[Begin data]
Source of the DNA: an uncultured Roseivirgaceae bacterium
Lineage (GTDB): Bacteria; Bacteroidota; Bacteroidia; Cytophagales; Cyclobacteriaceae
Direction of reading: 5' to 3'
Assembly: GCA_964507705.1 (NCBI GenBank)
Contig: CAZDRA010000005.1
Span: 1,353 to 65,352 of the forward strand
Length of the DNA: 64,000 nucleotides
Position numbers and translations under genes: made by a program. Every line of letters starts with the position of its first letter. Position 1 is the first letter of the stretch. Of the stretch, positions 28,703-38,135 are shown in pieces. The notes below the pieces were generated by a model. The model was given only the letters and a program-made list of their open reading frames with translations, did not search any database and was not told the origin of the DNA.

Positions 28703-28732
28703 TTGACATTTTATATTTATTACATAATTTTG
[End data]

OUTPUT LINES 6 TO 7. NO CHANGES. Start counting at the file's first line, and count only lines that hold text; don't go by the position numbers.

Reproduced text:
Span: 1,353 to 65,352 of the forward strand
Length of the DNA: 64,000 nucleotides